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Allegra da Silva

Allegra da Silva
Science & Technology Policy Fellowships

2009-11 Diplomacy Fellow at the U.S. Agency for International Development

As a volunteer teaching high school in Belize, Allegra da Silva learned firsthand the tragic consequences of lack of access to reliable, clean water. She was a godparent to a Belizean baby who died of a diarrheal disease due to contaminated water and malnutrition. This unnecessary death launched her on a career aimed at ensuring clean, sustainable water sources around the world.

Allegra pursued a PhD in environmental engineering, assessing waste water treatment technologies. As a postdoc, she focused on methods to disinfect drinking water in developing countries. A desire to explore challenges affecting access to clean drinking water and sanitation and to learn how the U.S. government sets policy for development objectives led her to pursue an S&T Policy Fellowship.

As a AAAS Fellow at USAID, first in the Bureau of Economic Growth, Agriculture, and Trade, and now in the newly created Bureau for Food Security, Allegra experienced how USAID achieves its foreign policy objectives and learned how agencies weave together varying priorities toward a common purpose. She helped coordinate an interagency project for a Middle East and North Africa Water Center Network (WCN) to support exchanges and collaborative research, maintaining communications on the WCN between a large network of federal agencies, including the White House Office of Science and Technology Policy.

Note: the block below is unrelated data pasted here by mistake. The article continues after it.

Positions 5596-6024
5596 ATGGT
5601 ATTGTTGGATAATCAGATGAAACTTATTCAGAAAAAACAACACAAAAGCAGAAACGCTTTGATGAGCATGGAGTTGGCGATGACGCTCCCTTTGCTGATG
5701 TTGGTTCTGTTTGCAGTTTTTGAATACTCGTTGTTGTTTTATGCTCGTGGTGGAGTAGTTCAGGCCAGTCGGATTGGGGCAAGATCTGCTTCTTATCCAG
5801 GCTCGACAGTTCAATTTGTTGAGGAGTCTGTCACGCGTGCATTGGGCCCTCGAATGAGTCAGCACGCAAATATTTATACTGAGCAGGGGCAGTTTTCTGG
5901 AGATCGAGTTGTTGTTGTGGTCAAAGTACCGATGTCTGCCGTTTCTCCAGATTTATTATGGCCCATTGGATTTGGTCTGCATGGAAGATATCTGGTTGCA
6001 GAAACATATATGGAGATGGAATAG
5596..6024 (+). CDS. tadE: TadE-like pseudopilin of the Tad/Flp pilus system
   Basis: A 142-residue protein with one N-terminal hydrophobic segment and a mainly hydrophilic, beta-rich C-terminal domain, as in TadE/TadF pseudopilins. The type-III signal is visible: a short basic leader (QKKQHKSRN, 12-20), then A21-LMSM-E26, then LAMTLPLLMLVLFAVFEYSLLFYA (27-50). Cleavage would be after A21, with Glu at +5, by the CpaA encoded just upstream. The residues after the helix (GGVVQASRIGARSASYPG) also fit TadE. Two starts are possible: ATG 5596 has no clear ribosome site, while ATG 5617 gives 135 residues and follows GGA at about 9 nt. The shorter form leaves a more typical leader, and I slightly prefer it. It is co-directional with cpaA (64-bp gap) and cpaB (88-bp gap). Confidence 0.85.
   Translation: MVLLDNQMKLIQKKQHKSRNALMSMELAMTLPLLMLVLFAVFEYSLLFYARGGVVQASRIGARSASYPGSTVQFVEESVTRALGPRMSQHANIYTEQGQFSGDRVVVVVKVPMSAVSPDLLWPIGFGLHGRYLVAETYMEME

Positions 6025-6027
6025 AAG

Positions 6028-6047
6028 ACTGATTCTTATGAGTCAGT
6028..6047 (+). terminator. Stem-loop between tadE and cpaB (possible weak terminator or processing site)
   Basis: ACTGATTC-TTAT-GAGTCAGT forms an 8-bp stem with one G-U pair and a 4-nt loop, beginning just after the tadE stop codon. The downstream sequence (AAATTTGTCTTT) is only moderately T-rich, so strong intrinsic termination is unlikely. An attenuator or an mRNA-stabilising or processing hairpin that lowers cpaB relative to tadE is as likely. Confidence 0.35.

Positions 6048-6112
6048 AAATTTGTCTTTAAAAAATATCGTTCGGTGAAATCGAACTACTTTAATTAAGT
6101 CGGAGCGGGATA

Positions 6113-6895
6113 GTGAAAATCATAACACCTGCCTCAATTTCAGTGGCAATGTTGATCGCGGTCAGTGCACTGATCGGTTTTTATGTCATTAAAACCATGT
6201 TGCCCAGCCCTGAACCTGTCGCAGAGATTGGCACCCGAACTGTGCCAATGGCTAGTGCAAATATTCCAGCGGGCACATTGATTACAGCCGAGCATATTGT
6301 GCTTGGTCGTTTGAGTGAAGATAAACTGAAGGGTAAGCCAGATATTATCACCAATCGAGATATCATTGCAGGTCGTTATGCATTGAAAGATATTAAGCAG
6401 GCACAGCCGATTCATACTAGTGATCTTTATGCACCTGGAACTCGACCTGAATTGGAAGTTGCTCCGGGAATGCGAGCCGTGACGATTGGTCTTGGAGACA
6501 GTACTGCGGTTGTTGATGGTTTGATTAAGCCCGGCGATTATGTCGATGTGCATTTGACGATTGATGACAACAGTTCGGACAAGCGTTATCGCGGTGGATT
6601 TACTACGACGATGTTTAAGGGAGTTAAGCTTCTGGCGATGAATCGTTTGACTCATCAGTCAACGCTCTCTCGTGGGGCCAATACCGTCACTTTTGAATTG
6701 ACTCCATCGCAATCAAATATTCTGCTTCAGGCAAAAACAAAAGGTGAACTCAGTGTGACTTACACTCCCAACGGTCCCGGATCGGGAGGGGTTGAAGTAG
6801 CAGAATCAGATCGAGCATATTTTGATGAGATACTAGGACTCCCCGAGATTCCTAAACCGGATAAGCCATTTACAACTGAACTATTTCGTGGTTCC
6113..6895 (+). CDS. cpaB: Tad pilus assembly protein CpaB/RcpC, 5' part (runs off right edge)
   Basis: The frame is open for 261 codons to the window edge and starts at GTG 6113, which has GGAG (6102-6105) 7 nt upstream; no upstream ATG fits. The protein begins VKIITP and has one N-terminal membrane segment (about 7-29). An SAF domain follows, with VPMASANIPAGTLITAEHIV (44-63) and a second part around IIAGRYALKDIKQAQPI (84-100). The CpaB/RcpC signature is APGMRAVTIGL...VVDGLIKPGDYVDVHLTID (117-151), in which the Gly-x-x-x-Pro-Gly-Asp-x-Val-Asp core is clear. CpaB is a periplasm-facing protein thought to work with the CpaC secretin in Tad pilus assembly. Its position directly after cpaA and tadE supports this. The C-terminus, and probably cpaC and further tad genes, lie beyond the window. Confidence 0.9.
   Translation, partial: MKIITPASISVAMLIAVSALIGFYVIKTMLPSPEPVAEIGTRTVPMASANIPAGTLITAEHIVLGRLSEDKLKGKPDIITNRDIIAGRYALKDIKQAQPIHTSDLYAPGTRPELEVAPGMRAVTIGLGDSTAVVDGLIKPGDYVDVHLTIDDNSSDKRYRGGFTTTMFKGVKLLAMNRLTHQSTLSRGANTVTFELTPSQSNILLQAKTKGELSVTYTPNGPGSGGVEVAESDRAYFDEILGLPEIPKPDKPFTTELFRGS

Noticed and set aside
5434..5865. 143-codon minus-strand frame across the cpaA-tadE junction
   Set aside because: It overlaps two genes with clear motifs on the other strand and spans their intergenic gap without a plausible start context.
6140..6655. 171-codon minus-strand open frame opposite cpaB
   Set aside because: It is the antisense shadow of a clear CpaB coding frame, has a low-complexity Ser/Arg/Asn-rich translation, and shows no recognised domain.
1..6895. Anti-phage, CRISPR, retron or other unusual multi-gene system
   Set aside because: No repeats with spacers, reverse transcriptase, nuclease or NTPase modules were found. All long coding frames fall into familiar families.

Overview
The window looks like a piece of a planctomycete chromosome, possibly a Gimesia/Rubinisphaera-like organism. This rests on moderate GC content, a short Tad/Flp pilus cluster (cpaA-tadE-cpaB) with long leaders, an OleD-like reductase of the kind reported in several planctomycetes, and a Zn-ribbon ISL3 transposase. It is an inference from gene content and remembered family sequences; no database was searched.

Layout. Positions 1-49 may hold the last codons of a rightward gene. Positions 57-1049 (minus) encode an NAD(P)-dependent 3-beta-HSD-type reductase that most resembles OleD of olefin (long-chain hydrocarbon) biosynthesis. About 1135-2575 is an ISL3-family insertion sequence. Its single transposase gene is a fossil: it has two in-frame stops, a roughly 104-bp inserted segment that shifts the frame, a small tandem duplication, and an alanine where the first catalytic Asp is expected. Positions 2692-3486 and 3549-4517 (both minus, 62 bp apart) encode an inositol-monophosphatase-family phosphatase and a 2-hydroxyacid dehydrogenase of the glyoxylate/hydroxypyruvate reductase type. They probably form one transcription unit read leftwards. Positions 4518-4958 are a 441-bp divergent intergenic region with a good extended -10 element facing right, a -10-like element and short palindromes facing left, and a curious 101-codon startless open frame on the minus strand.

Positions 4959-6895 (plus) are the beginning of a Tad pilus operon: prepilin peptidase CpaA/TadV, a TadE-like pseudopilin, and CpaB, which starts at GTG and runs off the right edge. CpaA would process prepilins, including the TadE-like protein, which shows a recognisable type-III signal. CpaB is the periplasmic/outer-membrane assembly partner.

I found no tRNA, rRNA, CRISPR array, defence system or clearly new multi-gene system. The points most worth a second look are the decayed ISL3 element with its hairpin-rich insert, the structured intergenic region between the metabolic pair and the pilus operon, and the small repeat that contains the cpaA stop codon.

The fellowship also allowed the flexibility and opportunity to contribute her experience when the Haiti earthquake struck in January 2010. Allegra participated as a water and sanitation expert on a nine-person Haiti Earthquake Rapid Environmental Assessment (REA) Team. The REA results were circulated in Haiti and to U.S. federal agencies to develop appropriate short and long-term response strategies.

Being at USAID helped Allegra understand how a federal office makes decisions and how scientific information influences government programming. “When U.S. tax dollars are going to be spent in the development arena, scientific evidence is critical,” Allegra stressed. She noted that as an S&T Policy Fellow, she was free to creatively engage in dynamic new agency programs and a range of interagency roles, creating a task portfolio to match her interests.

“This opportunity brought my understanding of water full circle. For my PhD I looked at waste water, during my postdoc I examined drinking water, and at USAID I was able to look at water from the perspective of food production and security with an ecological standpoint,” she explained.

What was most surprising to Allegra about transitioning to the government sector was realizing that USAID and other agencies are grappling with many of the same issues being addressed in academia, but there are often missed connections. Her career aim is to work at closing that gap to foster productive collaboration for global water resources.